Merck Manual

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Ischemic Hepatitis

(Acute Hepatic Infarction; Hypoxic Hepatitis; Shock Liver)

By

Whitney E. Jackson

, MD, University of Colorado School of Medicine

Last full review/revision Feb 2020| Content last modified Feb 2020
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Ischemic hepatitis is diffuse liver damage due to an inadequate blood or oxygen supply.

Etiology

Causes are most often systemic:

Focal lesions of the hepatic vasculature are less common causes. Ischemic hepatitis may develop when hepatic artery thrombosis occurs during liver transplantation or when thrombosis of the portal vein and hepatic artery develops in a patient with sickle cell crisis (thus compromising the dual blood supply to the liver). Centrizonal necrosis develops without liver inflammation (ie, not true hepatitis).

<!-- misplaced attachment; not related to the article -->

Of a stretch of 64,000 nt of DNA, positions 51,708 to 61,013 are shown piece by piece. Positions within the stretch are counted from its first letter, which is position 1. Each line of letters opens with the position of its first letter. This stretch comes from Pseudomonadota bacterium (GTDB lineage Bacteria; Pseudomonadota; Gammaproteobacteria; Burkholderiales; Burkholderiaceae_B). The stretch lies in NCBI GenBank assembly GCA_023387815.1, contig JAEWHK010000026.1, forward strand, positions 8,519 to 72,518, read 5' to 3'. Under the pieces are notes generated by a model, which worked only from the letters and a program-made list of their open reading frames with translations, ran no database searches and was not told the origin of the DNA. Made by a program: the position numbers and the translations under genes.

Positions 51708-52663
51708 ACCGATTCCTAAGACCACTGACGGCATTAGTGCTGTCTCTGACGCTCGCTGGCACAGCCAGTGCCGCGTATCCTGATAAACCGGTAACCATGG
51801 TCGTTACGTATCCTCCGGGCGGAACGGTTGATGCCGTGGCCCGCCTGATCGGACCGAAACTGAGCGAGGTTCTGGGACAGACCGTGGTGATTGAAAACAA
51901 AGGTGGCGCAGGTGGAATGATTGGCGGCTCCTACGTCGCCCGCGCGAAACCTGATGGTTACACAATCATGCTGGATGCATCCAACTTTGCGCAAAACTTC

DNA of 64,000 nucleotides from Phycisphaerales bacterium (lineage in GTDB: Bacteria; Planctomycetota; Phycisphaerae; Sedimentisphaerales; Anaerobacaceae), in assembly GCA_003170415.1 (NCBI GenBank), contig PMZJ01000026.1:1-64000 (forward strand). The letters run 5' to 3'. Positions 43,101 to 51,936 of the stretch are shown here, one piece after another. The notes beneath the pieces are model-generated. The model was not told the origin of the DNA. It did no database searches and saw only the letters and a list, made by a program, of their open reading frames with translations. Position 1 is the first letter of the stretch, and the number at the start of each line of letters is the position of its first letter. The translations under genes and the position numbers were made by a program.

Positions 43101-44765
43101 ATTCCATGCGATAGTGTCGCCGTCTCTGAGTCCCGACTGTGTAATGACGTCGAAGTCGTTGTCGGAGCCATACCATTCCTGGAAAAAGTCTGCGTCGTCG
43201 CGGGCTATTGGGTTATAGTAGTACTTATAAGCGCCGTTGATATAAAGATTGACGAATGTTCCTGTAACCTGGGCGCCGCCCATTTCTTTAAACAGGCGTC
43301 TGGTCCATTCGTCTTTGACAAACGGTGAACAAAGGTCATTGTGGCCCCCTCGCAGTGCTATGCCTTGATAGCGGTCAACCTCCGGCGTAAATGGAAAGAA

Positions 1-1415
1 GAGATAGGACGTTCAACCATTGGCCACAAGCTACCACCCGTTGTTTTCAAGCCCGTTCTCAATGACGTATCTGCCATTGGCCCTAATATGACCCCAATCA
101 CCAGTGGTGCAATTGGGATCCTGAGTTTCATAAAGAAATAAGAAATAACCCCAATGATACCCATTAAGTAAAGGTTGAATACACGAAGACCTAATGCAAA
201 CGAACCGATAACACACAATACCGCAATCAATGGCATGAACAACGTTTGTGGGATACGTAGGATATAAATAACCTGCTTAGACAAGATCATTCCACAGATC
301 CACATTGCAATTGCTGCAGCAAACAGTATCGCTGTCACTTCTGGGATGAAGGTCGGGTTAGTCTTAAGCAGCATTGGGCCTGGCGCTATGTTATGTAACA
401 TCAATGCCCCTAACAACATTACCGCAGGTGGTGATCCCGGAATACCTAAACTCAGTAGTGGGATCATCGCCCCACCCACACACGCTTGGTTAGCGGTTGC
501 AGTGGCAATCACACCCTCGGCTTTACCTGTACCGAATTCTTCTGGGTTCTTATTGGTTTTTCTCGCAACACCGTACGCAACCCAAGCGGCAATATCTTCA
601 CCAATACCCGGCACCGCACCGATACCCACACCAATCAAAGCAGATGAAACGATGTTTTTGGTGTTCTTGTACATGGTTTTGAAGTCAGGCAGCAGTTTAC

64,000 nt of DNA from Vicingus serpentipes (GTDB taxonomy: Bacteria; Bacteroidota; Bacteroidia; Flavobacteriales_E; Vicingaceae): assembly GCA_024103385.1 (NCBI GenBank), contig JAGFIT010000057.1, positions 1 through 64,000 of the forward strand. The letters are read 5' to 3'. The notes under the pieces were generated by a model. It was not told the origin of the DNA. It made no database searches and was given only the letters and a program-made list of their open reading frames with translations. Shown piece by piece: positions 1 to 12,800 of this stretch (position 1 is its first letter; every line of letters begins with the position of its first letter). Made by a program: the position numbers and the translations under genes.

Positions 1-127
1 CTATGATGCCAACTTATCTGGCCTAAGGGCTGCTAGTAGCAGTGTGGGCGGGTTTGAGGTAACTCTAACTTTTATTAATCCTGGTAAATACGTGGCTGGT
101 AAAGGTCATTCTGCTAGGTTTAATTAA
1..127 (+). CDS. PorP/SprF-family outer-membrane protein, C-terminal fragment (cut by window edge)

Symptoms and Signs

Symptoms may include nausea, vomiting, and tender hepatomegaly.

Diagnosis

  • Clinical evaluation and liver tests

  • Doppler ultrasonography, MRI, or arteriography

Ischemic hepatitis is suspected in patients who have risk factors and laboratory abnormalities:

  • Serum aminotransferase increases dramatically (eg, to 1000 to 3000 IU/L).

  • Lactic dehydrogenase (LDH) increases within hours of ischemia (unlike acute viral hepatitis).

  • Serum bilirubin increases modestly, only to 4 times its normal level.

  • Prothrombin time/international normalized ratio (PT/INR) increases.

Diagnostic imaging helps define the cause: Doppler ultrasonography, MRI, or arteriography can identify an obstructed hepatic artery or portal vein thrombosis.

Treatment

  • Hepatic reperfusion

Treatment is directed at the cause, aiming to restore hepatic perfusion, particularly by improving cardiac output and reversing any hemodynamic instability.

If perfusion is restored, aminotransferase decreases over 1 to 2 weeks. In most cases, liver function is fully restored. Fulminant liver failure, although uncommon, can occur in patients with preexisting cirrhosis.

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